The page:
6 Was the working equipment of the twelve apostles to be military? Were they to invade homes violently and plunder them? No; for Jesus Christ said to them: “Do not procure gold or silver or copper for your girdle purses, or a food pouch for the trip, or two undergarments, or sandals or a staff; for the worker deserves his food. Into whatever city or village you enter, search out who in it is deserving, and stay there until you leave. When you are entering into the house, greet the household; and if the house is deserving, let the peace you wish it come upon it; but if it is not deserving, let the peace from you return upon you. Wherever anyone does not take you in or listen to your words, on going out of that house or that city shake the dust off your feet.” (Matt. 10:9-14) So they were not to go to the people like a crusading army with fire and sword. They were not to take warlike action against anyone, even against the unfriendly. By merely shaking the dust off their sandaled feet they were to show that they left the unreceptive house or city to the consequences that were due to come upon them from a higher source, from heaven.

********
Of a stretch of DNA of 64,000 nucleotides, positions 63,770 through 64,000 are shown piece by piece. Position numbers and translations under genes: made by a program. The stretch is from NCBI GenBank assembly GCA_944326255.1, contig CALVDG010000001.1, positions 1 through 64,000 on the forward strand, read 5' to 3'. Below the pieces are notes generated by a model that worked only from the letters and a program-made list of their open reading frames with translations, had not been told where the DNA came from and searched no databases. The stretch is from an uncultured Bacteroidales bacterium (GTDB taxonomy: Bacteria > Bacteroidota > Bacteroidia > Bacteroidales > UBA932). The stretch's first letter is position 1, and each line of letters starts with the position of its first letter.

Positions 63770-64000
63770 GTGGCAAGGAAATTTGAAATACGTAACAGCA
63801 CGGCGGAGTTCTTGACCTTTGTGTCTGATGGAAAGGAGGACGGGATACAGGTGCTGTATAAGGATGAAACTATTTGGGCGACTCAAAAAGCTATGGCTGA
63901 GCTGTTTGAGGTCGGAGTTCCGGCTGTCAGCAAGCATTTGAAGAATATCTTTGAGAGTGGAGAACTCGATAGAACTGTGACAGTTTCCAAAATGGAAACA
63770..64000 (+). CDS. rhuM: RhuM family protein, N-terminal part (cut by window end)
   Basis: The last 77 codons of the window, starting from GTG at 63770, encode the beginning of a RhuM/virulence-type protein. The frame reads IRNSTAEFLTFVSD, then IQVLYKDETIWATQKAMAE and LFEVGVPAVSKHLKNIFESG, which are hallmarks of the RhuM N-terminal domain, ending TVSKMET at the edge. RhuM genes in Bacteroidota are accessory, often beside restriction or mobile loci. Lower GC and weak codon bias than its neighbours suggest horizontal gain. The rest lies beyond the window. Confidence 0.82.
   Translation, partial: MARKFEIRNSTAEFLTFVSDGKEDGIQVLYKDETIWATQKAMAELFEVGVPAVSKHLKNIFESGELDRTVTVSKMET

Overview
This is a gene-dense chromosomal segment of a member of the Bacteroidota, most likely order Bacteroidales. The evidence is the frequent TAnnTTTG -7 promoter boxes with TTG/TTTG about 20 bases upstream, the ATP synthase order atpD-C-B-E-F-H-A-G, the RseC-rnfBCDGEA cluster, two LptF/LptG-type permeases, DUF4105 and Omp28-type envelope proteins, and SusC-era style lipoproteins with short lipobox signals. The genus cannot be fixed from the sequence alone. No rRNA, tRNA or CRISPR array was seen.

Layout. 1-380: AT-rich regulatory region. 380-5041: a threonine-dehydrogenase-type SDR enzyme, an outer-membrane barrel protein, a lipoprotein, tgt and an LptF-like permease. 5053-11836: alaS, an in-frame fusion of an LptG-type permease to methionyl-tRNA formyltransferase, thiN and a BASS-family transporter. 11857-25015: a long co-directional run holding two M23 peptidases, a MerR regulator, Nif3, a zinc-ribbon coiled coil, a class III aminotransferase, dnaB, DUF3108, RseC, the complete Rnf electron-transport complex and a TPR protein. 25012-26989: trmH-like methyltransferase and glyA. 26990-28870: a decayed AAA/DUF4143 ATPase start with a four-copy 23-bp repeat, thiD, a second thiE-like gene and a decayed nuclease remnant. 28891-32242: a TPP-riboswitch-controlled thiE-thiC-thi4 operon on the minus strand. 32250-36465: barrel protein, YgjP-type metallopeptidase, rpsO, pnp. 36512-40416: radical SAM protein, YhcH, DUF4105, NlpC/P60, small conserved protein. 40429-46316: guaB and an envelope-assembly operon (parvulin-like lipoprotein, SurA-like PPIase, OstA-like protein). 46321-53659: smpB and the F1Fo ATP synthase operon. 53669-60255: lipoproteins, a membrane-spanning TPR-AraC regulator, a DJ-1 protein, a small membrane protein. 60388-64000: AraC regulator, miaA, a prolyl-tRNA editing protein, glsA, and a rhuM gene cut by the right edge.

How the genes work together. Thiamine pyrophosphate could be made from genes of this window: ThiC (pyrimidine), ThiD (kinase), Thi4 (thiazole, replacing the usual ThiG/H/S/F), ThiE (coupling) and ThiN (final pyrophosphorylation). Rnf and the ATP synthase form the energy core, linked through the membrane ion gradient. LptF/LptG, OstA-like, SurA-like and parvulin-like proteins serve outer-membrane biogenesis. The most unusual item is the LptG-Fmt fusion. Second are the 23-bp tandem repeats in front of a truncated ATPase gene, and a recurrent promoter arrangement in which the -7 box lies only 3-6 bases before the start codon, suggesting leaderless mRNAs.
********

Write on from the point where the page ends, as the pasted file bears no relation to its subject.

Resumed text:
7 Jesus gave a hint of such consequences when he added: “Truly I say to you, It will be more endurable for the land of Sodom and Gomorrah on Judgment Day than for that city.”—Matt. 10:15.
WHY ENEMIES WANTED TO KILL THE BODY
8. What must have been the reason for their becoming objects of hatred by all the people so that men would want to kill them?
8 When the apostles of Jesus Christ were acting in such a peaceable manner, why should they become the objects of hatred by all the people to the extent that men would even want to kill the bodies of the apostles? The reason for this must have been the message that Jesus Christ sent his apostles to preach. What that message was Matthew 10:5-8 informs us: “These twelve Jesus sent forth, giving them these orders: ‘Do not go off into the road of the nations, and do not enter into a Samaritan city; but, instead, go continually to the lost sheep of the house of Israel. As you go, preach, saying, “The kingdom of the heavens has drawn near.” Cure sick people, raise up dead persons, make lepers clean, expel demons. You received free, give free.’” Their message was to be that the kingdom of the heavens, the kingdom of God, had drawn near.